"Love comes in many forms" was a lovely sentiment, though. I like that it goes beyond making romantic love out to be the be-all-end-all. It's a wide world and there's more to life than just that.

I already thought last week had amazingly imaginative sets and costumes, but this week went even more fancy! Bravo to the people designing these things!

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Diana's reaction to her aunt being gay was interesting, to say the least. She was evidently raised in a more conventional lifestyle than Anne, and I presume that she was never told that gay people even existed in the world (seeing as not even her parents knew of Josephine and Gertrude). So when she finds out by attending the gay soiree that her aunt wasn't whom she believed her to be (she's known her aunt her whole life and she's been under the impression that she knew everything about her), it was only natural that she would feel saddened and confused by her aunt's sexuality. I don't know if this is the best analogy, but it's sort of like believing your whole childhood that Santa Claus exists. This belief constitutes the foundations of your whole worldview, only for that to come crashing down when you connect the dots and realise that he's just a myth. The world will never be the same for you again. In this case, Diana believes that only man and woman can love each other romantically, but then all of a sudden this is not the case anymore. She's forced to reevaluate her own view on the world.

I think she reacted negatively initially e.g. it's unnatural, it's not right, etc. because it didn't quite fit in her view on people and life in general, plus the shock that her aunt had kept this massive secret from her family for YEARS must have been hard to swallow. And from what I remember Cole was like 'well, how would your aunt feel if she felt like a defect, like there was something wrong with her'? He's trying to say that there's nothing wrong with her, she's the same woman she's always been, nothing's changed, etc. Both Anne and Cole are eccentric and open-minded individuals, believing there's more to the world than what society dictates, so naturally they've embraced Josephine and her colorful group of friends from the get-go. Diana represents the more conservative side of 19th century society - she grew up in a rural village, where people were even more close-minded than in the cities back then. She's obviously uncomfortable with the idea of alternative sexualities, especially since her aunt is involved, and so it takes her way longer for her to get used to it than Anne and Cole.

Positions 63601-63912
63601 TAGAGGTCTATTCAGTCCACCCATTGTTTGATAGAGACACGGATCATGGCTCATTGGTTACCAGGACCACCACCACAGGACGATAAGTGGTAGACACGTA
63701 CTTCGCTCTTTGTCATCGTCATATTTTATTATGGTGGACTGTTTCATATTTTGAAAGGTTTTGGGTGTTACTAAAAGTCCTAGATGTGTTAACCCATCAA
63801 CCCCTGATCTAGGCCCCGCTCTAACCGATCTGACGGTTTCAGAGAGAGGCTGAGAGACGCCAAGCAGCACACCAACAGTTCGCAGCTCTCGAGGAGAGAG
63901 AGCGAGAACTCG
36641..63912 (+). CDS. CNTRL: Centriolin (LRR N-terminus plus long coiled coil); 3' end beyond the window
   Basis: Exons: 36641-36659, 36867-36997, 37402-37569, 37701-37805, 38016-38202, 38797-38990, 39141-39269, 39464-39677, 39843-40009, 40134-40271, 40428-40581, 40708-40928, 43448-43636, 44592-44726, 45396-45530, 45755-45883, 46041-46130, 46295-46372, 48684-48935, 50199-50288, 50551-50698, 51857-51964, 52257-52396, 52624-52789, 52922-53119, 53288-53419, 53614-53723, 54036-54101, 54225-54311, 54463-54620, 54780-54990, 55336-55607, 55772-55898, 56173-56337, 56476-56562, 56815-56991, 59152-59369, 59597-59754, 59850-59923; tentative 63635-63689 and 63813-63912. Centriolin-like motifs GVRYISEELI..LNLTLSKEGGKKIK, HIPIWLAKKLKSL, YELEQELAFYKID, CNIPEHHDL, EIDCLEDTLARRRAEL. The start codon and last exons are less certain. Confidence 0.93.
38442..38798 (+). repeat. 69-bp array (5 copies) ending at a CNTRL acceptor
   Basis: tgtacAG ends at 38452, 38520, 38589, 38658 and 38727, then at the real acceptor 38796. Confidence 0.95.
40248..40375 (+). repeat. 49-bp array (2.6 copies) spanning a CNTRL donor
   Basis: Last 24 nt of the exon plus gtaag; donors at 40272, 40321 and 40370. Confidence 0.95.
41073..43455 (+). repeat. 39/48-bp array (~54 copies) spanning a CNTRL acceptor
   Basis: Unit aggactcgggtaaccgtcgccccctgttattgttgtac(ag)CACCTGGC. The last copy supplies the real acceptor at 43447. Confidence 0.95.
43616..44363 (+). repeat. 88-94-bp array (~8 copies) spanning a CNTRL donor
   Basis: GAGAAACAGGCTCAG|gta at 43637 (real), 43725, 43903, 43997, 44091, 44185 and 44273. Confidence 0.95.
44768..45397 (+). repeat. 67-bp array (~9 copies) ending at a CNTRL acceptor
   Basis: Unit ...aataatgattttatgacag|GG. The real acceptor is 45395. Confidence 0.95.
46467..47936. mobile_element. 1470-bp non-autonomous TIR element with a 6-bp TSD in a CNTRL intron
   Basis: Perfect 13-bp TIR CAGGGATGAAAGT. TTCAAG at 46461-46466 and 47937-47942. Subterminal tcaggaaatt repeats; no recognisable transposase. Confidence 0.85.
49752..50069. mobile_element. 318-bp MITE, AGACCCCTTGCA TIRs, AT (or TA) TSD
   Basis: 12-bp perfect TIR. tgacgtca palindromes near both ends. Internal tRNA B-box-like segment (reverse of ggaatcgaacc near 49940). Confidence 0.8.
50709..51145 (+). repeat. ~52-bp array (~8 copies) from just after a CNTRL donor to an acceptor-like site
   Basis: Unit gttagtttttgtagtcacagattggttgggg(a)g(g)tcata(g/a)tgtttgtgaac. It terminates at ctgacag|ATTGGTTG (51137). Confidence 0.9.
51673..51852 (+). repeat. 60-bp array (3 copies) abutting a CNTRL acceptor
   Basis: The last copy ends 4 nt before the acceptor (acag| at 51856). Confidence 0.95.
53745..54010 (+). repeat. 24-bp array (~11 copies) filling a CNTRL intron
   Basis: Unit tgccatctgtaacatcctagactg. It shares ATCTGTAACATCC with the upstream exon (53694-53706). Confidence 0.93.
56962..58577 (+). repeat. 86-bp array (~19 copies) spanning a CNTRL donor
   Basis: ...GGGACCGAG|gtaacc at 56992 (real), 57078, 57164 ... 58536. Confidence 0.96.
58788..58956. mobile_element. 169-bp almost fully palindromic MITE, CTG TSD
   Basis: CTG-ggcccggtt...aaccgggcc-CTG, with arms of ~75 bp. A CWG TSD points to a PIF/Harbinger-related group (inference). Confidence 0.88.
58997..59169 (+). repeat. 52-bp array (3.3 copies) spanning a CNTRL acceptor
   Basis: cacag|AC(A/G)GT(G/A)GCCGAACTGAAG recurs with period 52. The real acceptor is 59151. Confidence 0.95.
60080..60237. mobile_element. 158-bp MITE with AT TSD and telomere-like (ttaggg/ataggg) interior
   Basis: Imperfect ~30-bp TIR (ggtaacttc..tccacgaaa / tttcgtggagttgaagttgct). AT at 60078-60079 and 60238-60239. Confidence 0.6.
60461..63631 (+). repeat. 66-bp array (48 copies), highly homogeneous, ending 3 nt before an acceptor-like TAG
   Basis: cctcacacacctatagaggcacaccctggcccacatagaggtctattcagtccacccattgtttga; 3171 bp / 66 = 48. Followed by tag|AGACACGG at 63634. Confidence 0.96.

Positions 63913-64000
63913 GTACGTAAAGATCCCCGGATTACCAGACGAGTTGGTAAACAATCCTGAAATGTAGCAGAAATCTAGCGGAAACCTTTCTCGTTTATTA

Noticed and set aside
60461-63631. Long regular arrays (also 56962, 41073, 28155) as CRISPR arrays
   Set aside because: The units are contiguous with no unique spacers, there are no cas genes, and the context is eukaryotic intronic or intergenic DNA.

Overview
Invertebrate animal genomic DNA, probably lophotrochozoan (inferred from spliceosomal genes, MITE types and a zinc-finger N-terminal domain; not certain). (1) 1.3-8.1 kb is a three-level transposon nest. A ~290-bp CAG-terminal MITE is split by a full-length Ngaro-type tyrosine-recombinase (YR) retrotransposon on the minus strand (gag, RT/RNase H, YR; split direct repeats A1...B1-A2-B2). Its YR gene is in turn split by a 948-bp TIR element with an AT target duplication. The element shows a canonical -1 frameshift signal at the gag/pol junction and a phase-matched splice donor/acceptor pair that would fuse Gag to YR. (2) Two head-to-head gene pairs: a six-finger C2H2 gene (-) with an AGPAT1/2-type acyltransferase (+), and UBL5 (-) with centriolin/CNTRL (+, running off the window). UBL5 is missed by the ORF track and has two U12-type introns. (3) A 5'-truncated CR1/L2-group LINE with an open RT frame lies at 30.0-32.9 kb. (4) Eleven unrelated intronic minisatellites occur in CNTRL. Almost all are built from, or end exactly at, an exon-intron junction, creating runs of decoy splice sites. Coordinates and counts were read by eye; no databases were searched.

In the end though, I don't think that Diana truly accepted it in the way that her 'free-spirited' friends have. She may not even like or agree with it, but she still loves her aunt and she's accepted her that this is who she is and she can't change that. In truth she is still the same Aunt Josephine that she's known and loved, just with added layers.

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On 9/28/2018 at 7:35 AM, MrHammondsGhost said:

Aunt Jo had no right to introduce Dianna or Anne to that kind of lifestyle without the full understanding and consent of their parents - Aunt Jo violated boundaries and it could be viewed as child abuse.

 

I hope you mean "could have been viewed."  The thought that merely being introduced to gay people in a social situation would currently constitute child abuse boggles.  

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On 9/28/2018 at 7:35 AM, MrHammondsGhost said:

It is noteworthy that the writing of most of season 2 was not done by the same writer of season 1, Moira Walley-Beckett wrote all of season 1,, and the last 2 episodes of S2 are written by Moira Walley-Beckett where she introduces a cool Ms Stacey and she puts the character of Cole out of town, and hopefully he will continue by moving off to France.

Even though Moira-Walley-Beckett had more staff to write more  individual episodes in Season 2, she was the headwriter and showrunner, so she decided on all the major plotlines (including what happened in this episode) and created the character of Cole herself.